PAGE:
Derived from the poppy seed plant (Papaver somniferum), with a long history of being utilized in Central and Eastern Europe, from the time of Ancient Greeks and Romans.
They are usually black seeds, although they can also be white or deep blue. They are delicious, small, kidney-shaped seeds that are collected for cooking or as a source of poppy seed oil.
Poppy seeds are flavorless until they are roasted, at which point they take on a nutty flavor akin to sesame seeds. Garlic, onion, lemon or orange zest, rum, vanilla, raisins, heavy cream, cinnamon, nutmeg, and blanched almonds or walnuts all pair quite well with them.
Even a tiny daily intake of poppy seed may assist with symptoms such as constipation, dry skin, achy joints, and weak bones since they include manganese, calcium, copper, zinc, iron, linoleic acid (an omega-6 fatty acid), and fiber.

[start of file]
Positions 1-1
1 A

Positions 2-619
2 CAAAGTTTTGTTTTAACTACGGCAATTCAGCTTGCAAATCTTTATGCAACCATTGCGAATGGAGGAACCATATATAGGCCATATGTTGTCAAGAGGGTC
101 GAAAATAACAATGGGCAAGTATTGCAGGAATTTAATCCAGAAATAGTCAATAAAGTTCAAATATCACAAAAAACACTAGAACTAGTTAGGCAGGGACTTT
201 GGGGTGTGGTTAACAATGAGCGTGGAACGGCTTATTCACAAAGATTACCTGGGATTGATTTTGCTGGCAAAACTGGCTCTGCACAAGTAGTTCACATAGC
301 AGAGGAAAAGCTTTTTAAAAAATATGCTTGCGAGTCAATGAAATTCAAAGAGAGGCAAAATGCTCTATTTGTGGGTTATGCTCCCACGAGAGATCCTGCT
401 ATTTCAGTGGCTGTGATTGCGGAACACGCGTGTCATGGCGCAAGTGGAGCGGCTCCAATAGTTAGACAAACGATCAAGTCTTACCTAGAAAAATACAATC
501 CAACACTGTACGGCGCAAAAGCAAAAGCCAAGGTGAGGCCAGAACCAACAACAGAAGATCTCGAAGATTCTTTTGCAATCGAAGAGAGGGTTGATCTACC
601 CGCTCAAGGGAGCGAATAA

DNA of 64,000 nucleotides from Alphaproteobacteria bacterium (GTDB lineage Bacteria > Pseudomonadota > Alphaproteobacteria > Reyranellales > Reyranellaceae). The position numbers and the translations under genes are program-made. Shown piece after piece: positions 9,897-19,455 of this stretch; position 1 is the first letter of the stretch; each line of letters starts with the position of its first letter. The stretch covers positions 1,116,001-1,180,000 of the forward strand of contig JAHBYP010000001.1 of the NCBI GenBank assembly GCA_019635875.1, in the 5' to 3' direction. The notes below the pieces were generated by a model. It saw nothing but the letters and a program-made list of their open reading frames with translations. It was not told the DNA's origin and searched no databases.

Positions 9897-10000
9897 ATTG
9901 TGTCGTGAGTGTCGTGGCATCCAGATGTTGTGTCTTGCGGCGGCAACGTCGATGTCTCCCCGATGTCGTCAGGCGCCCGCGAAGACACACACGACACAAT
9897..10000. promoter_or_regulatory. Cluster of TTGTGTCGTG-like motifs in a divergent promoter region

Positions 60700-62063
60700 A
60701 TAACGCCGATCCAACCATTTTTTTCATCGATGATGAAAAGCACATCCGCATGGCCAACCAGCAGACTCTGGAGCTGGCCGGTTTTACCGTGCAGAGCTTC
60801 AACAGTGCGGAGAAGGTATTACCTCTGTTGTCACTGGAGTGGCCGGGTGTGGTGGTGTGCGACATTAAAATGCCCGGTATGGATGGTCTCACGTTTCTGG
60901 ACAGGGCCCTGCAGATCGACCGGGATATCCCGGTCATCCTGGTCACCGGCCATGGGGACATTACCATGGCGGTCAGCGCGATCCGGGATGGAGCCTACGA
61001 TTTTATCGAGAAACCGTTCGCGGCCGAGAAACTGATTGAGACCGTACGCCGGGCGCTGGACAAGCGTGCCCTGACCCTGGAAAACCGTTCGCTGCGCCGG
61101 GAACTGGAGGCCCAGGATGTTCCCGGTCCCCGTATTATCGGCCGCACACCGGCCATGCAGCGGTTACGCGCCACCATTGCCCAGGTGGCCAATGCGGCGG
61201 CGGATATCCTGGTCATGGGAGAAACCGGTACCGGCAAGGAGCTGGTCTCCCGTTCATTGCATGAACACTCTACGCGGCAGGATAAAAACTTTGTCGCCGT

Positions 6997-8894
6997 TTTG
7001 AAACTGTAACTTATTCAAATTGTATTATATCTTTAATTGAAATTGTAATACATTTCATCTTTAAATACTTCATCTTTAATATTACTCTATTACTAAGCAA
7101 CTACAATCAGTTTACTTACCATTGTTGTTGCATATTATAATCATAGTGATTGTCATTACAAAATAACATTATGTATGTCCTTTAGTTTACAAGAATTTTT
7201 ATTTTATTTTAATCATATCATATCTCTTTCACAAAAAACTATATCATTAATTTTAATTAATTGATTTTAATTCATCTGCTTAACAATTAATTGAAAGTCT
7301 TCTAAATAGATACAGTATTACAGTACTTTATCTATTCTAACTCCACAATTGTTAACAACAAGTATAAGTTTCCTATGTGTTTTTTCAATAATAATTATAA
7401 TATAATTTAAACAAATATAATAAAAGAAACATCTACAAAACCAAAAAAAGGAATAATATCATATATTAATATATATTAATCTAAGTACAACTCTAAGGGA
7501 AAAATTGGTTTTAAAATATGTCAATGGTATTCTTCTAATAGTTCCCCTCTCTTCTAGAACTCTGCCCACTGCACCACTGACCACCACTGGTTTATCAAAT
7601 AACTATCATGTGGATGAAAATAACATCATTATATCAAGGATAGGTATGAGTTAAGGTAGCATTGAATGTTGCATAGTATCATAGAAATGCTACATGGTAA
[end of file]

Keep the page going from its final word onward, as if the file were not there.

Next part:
Poppy seeds can be used as a natural sedative and sleep aid, according to Ayurvedic medicine, by steeping them with other beneficial components such as coconut powder, cumin, nutmeg, turmeric, ghee, or milk.
Poppy seeds are used in a variety of cuisines across the world to provide a deep nutty taste to oatmeal, yogurt, granola, salad dressing, muffins, cakes, bagels, bread, and pastries.
BONUS TIP: When these seeds are cooked in milk, they become a beautiful shade of blue, as does the milk.
◉ Spices should be stored in airtight glass containers -in a cool, dark, and dry area- to preserve their flavor and properties.